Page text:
MINTER ELLISON has advised AGL Energy on the first ever trade of Australian emission trading units.
AGL Hydro Partnership sold 10,000 tonnes of the units in a forward trade to Westpac Banking Corporation, at a price of $19 per tonne, for settlement on 1 February, 2012. Westpac was advised on the transaction by its in-house legal team.
According to Mitzi Gillian, the partner leading the Minters team, the fact that AETUs and the Australian emissions trading scheme (AETS) have yet to come into existence provided a unique challenge.
“It’s obviously quite an innovative transaction. It hasn’t been done before [and] there are some drafting issues that need to be dealt with. How do you sell something that doesn’t exist yet and put in place sufficient certainty around the contract to make it all work?” she said.
Gillian explained that the Minters team looked carefully at all the material that has been published to date on the potential design of the AETS, as well as the way in which emissions trading units have been published internationally.
“We were able to distil out of that, with AGL, a fairly clear idea of what the key structural elements would be, but there is still a lot of detail yet to be worked through,” she said.
To deal with these remaining uncertainties, the document had to be drafted to cover numerous potential outcomes which will become certain only once the legislation is finalised.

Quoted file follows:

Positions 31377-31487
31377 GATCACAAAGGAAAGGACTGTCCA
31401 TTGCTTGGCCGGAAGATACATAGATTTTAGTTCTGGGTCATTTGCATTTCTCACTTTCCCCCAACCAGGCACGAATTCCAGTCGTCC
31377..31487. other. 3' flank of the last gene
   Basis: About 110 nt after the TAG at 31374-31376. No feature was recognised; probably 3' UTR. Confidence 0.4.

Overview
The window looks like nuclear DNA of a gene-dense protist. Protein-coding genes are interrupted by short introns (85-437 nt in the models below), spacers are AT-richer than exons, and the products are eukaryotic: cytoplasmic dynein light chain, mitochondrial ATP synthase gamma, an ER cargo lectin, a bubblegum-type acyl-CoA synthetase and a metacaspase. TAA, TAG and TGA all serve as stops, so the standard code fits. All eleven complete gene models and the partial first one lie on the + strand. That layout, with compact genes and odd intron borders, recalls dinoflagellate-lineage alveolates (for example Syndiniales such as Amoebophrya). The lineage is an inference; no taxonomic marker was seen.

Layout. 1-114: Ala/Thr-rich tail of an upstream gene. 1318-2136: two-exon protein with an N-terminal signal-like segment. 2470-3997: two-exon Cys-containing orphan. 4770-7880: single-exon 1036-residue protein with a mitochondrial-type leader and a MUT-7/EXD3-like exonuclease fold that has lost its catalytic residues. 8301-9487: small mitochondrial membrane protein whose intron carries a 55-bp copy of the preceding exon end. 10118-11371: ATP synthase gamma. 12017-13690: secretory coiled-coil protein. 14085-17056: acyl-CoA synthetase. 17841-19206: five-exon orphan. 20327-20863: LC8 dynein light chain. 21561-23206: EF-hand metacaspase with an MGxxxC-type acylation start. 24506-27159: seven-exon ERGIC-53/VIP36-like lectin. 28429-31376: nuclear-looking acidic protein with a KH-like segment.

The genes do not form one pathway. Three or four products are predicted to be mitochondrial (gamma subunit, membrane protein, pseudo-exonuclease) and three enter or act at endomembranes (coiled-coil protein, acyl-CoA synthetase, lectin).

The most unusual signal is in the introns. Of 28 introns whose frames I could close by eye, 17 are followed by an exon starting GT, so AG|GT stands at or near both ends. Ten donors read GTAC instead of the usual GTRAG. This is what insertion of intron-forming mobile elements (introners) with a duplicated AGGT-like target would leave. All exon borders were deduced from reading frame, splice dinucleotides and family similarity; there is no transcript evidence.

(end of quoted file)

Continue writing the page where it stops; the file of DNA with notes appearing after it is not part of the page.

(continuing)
AGL has developed a suite of renewable energy technologies including wind, hydro, solar and landfill gas — the largest privately owned fleet in Australia — which it predicts will be generating two million megawatt hours per annum by July 2010 (the date proposed for the commencement of the AETS). This has enabled it to commence trading AETUs before the official start date of the scheme.
According to Gillian, it is AGL’s intention that this transaction will be just the first of a number of forward trades that it will be involved with.
“The intention is to establish a forward market now…. and the expectation is that if the market develops a bit of liquidity then [AGL] will be both on the buy and sell side of a number of contracts and they’ll be able to meet their obligations that way.” she explained. “AGL thinks they’ve identified a need in the market and there will be a lot of interest.”
The contract has, therefore, been designed as standard firm agreement that AGL can use on an ongoing basis both in the position of buyer and seller.
“It was deliberately drafted as a balanced document that AGL would be happy to enter into as both buyer and seller.” Gillian said. “In the broader commercial context that’s a bit different, although in electricity trading it’s pretty common to have a master agreement in place where you agree to the same terms and conditions whether you’re the buyer or the seller.”